Nantz, however, who had previously praised Woods' talents, criticized Woods after the Masters for continuing his bad behavior. In effect, he said, the man playing the Masters was the same told Tiger.

Nantz, talked on air with Mike Francesca of WFAN and expressed his disappointment with Woods' performance.

"He screamed, `Tiger, you suck!,' only to follow that up with a profanity unlike any other in the third round, [and] on the last day, Sunday, Woods screamed, `Jesus Christ' after a tee shot."

Nantz continued, "If I said what he said on the air, I would be fired. I read [about it] in USA Today and it was called `mild language.' Well, guess what? Phil Mickelson [who won the tournament] had a camera in his face all week and did you even hear him come close to approaching that? He didn't hit every shot the way he wanted. Have you ever heard Arnold Palmer or Jack Nicklaus use that kind of language? What are the parameters between what's right or wrong?"

According to press reports, Nantz also said that there are people watching the telecast who shouldn't be subjected to such profanities. "How about the father and son who are standing right there by the tee? How about the hundreds of people who are around that tee who hear that? How about the hundreds of letters I've gotten through the years from people who have been outraged at the language they've heard there and have written me and said, `Why don't you guys ever say something about that?'"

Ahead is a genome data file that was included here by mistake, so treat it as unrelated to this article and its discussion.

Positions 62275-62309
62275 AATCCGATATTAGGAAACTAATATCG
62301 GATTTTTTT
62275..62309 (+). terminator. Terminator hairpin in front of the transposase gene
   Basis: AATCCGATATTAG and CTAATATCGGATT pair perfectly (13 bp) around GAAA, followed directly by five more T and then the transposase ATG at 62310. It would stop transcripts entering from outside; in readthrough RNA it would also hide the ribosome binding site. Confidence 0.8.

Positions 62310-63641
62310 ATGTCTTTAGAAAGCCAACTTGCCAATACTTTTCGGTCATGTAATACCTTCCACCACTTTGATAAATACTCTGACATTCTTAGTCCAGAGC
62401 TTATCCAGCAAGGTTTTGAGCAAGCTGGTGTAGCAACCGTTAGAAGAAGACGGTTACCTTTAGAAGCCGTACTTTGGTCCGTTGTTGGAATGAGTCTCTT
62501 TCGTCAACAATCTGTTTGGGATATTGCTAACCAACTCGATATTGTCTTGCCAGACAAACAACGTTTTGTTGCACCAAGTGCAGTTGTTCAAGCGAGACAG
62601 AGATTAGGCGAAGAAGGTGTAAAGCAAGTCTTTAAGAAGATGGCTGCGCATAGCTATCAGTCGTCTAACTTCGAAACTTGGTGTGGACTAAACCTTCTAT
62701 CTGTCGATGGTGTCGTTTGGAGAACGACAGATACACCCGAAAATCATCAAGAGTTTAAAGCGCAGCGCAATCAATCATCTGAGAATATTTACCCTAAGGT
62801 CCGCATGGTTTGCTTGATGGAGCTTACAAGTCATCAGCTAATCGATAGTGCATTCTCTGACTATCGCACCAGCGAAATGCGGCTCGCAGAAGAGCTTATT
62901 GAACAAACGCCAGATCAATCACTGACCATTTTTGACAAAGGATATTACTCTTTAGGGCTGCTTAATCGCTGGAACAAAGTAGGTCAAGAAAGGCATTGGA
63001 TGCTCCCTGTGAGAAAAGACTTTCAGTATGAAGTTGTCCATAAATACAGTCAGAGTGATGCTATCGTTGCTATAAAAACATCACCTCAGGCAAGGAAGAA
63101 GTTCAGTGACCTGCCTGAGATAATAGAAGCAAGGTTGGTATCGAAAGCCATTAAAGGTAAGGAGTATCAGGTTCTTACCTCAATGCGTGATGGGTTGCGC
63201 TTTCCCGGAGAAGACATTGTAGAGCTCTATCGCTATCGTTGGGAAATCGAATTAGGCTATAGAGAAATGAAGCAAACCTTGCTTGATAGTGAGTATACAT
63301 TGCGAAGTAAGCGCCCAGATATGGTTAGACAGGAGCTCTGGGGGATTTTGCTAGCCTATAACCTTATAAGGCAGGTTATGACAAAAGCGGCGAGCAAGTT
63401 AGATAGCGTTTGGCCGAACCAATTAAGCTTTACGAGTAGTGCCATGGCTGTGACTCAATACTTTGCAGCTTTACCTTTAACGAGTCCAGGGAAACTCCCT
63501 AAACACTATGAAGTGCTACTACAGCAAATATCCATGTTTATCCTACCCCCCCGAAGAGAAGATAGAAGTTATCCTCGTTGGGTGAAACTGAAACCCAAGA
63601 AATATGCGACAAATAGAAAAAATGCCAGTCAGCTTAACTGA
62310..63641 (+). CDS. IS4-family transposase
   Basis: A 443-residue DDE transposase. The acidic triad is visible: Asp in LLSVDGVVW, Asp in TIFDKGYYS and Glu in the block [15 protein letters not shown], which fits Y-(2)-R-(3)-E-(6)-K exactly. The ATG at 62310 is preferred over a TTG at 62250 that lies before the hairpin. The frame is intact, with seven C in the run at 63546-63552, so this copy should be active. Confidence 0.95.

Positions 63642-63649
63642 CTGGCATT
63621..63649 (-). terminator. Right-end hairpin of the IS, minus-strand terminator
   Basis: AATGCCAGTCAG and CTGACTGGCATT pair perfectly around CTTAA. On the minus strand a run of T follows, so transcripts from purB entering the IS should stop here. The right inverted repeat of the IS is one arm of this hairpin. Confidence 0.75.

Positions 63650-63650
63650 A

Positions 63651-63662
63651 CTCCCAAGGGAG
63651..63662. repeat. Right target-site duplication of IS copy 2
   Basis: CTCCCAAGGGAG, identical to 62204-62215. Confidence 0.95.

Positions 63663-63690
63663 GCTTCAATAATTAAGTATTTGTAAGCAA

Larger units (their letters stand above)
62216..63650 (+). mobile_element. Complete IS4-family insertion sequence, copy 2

Nantz also took exception to Woods for saying "you suck" to himself, as well as uttering a one-word phrase considered in very poor taste.

"I can't say anything I want when I'm on a live broadcast," Nantz was quoted as saying.

"Tiger's not the only guy who's got a camera in his face all day long. But he is the only one in the field who said he wasn't going to do that any more." Woods finished in a tie for fourth place.

This writer has covered a lot of sports events over time, but rarely, if ever, have I seen such poor sportsmanship as that demonstrated by Tiger Woods -- not just at the recent Masters, but ever since he turned pro. Let's face it: he's been given a "pass" by all those who cover him and write about his amazing feats -- and by millions of fans like me who rooted for him.

Tiger Woods, was seen by many as a "role model." No longer. He who thought he could get away with anything, has worked his way down to the level of the rest of us in the human race. He should be judged solely on the basis of how he plays golf -- nothing else. His private life is his own, whether we like it or not. But there should be no excuses any more for his arrogant behavior on the golf course. He's just another golfer now. His number is up. And Jim Nantz has it.

Woody Klein's "Out of the Woods" column appears regularly in the Westport News. He is a former sports editor of The Daily Dartmouth, where the name of his column's name originated. Dartmouth College is located in the woods of New Hampshire.